What can today’s Scripture say to us? How can we remain faithful to our beliefs, witnessing to a different way of being than what we are seeing in our society today? Continue reading Faith and Civil Discourse
For many years I have conducted surveys to discover what curricula were being used in churches with children, youth, and adults. Part of the survey always asked for each age level, “What types of resources or curricula would you like to see developed?” One of the major responses (especially for youth) has been in the area of human sexuality; ways to engage with all ages about the connection between one’s faith and one’s responsibility as a sexual being.
Finally, I am excited to share a new program that has been specifically designed and written for Episcopalians by Episcopalians. These Are Our Bodies: Talking Faith & Sexuality at Church & Home (by Leslie Choplin and Jenny Beaumont) will be available in August 2016, beginning with a foundation book and a program module for Middle School students (which includes a Leader Guide, Parent Book, and Participant Book). A High School program module will be available in Spring 2017. In an upcoming post I will share what the program materials for the Middle School module involve. For now, here is a taste of the foundation book for the program, which I believe will be a helpful resource for all adults in our churches – parents, clergy, youth leaders, Christian educators, and all who seek to connect our faith with our whole being, including our sexuality as children of God.
From the Introduction of the foundation book: Continue reading These Are Our Bodies: Talking Faith & Sexuality
A sermon preached at St. Matthew’s Episcopal Church, Wilton, CT on January 22, 2016: The Baptism of Our Lord (Year C: Isaiah 43:1-7, Acts 8:14-17, and Luke 3:15-17, 21-22)
I have been reading Diana Butler Bass’ latest book, Grounded: Finding God in the World — a Spiritual Revolution. I have enjoyed her previous bestselling titles, including Christianity for the Rest of Us and A People’s History of Christianity.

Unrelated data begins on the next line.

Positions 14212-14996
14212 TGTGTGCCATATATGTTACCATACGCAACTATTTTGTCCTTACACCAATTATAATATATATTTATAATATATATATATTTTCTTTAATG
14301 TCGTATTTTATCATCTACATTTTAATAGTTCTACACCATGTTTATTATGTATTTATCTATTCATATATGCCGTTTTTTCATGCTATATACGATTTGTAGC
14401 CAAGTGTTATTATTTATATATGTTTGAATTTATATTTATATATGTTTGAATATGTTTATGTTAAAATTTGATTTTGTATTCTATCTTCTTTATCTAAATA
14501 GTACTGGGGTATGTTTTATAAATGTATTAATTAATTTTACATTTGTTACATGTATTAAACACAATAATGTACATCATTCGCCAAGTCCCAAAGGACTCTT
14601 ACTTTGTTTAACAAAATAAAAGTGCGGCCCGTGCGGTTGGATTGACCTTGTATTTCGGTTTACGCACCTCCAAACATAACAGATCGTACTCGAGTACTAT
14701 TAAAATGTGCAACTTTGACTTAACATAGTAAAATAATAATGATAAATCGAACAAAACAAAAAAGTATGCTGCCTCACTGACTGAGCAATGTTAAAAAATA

However, she seems to be on a new journey with this book. Beginning with earth (dirt), air (sky), and water, she weaves an engaging story of connectedness ending in the revelation of the divine in the here and now. It is a love story about the earth, and as Phyllis Tickle reviewed, is “an anthem to the sacred unity of the physical and spiritual in the formation of human faith and in the maturation of the human soul.” For me, it is her story of getting reconnected to this planet, our island home, in sacramental and environmental ways.
Perhaps it was just me, but in reading her book (I’m not finished with it yet) and reading the scriptures appointed for today I seen some parallels. From Isaiah we hear the plight of the exiles, living in a dry, if not muddy, spiritually space. They feel separated from and abandoned by God. But they have not been forgotten: “I have called you by name, you are mine.” By being named, their fear should diminish and they should look forward to the one who will redeem them. God offers a protecting hand in fire and flood. God declares a covenantal love. From the north, south, east, and west God loves “every one who is called by my name, whom I created for my glory whom I formed and made.” (Isaiah 43:5-6) Continue reading God’s Waters